environment = "Terraform Demo"
    }
}

Create Network Security Group

Network Security Groups control the flow of network traffic in and out of your VM. The following section creates a network security group named myNetworkSecurityGroup and defines a rule to allow SSH traffic on TCP port 22:

resource "azurerm_network_security_group" "temyterraformpublicipnsg" {
    name                = "myNetworkSecurityGroup"
    location            = "East US"
    resource_group_name = "${azurerm_resource_group.myterraformgroup.name}"
    ;
    security_rule {
        name                       = "SSH"
        priority                   = 1001
        direction                  = "Inbound"
        access                     = "Allow"
        protocol                   = "Tcp"
        source_port_range          = "*"
        destination_port_range     = "22"
        source_address_prefix      = "*"
        destination_address_prefix = "*"
    }

    tags {
        environment = "Terraform Demo"
    }
}

Create virtual network interface card

A virtual network interface card (NIC) connects your VM to a given virtual network, public IP address, and network security group. The following section in an Ansible playbook creates a virtual NIC named myNIC connected to the virtual networking resources you have created:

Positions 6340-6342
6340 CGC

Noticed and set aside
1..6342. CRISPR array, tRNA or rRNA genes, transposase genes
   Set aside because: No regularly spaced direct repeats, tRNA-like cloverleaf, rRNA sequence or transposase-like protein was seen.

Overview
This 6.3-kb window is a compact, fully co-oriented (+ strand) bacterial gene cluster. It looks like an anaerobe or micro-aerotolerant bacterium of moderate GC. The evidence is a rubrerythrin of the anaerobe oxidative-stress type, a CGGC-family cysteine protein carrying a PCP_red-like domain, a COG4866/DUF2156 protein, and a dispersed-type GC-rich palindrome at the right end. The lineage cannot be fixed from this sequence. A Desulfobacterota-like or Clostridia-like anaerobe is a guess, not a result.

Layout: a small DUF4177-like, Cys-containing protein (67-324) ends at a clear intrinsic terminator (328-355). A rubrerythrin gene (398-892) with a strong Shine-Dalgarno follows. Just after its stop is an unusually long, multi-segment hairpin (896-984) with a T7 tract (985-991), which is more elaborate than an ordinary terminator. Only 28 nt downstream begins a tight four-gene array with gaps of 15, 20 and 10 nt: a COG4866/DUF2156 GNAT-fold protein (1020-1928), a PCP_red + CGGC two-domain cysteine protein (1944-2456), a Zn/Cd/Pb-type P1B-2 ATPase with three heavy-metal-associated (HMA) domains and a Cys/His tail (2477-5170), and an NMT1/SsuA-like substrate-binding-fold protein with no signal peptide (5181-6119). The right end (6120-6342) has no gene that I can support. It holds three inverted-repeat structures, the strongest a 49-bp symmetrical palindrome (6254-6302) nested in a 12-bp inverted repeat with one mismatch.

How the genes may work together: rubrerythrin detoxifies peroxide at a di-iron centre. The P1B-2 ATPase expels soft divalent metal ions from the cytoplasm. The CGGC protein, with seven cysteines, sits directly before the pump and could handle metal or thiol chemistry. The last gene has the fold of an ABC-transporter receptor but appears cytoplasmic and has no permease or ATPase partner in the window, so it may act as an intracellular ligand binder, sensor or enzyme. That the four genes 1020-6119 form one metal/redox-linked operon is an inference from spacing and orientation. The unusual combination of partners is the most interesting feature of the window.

resource "azurerm_network_interface" "myterraformnic" {
    name                = "myNIC"
    location            = "East US"
    resource_group_name = "${azurerm_resource_group.myterraformgroup.name}"

    ip_configuration {
        name                          = "myNicConfiguration"
        subnet_id                     = "${azurerm_subnet.myterraformsubnet.id}"
        private_ip_address_allocation = "dynamic"
        public_ip_address_id          = "${azurerm_public_ip.myterraformpublicip.id}"
    }

    tags {
        environment = "Terraform Demo"
    }
}

Create storage account for diagnostics

To store boot diagnostics for a VM, you need a storage account. These boot diagnostics can help you troubleshoot problems and monitor the status of your VM. The storage account you create is only to store the boot diagnostics data. As each storage account must have a unique name, the following section generates some random text:

resource "random_id" "randomId" {
    keepers = {
        # Generate a new ID only when a new resource group is defined
        resource_group = "${azurerm_resource_group.myterraformgroup.name}"
    }

    byte_length = 8
}

Now you can create a storage account. The following section creates a storage account, with the name based on the random text generated in the preceding step:

resource "azurerm_storage_account" "mystorageaccount" {
    name                = "diag${random_id.randomId.hex}"
    resource_group_name = "${azurerm_resource_group.myterraformgroup.name}"
    location            = "East US"
    account_replication_type = "LRS"
    account_tier = "Standard"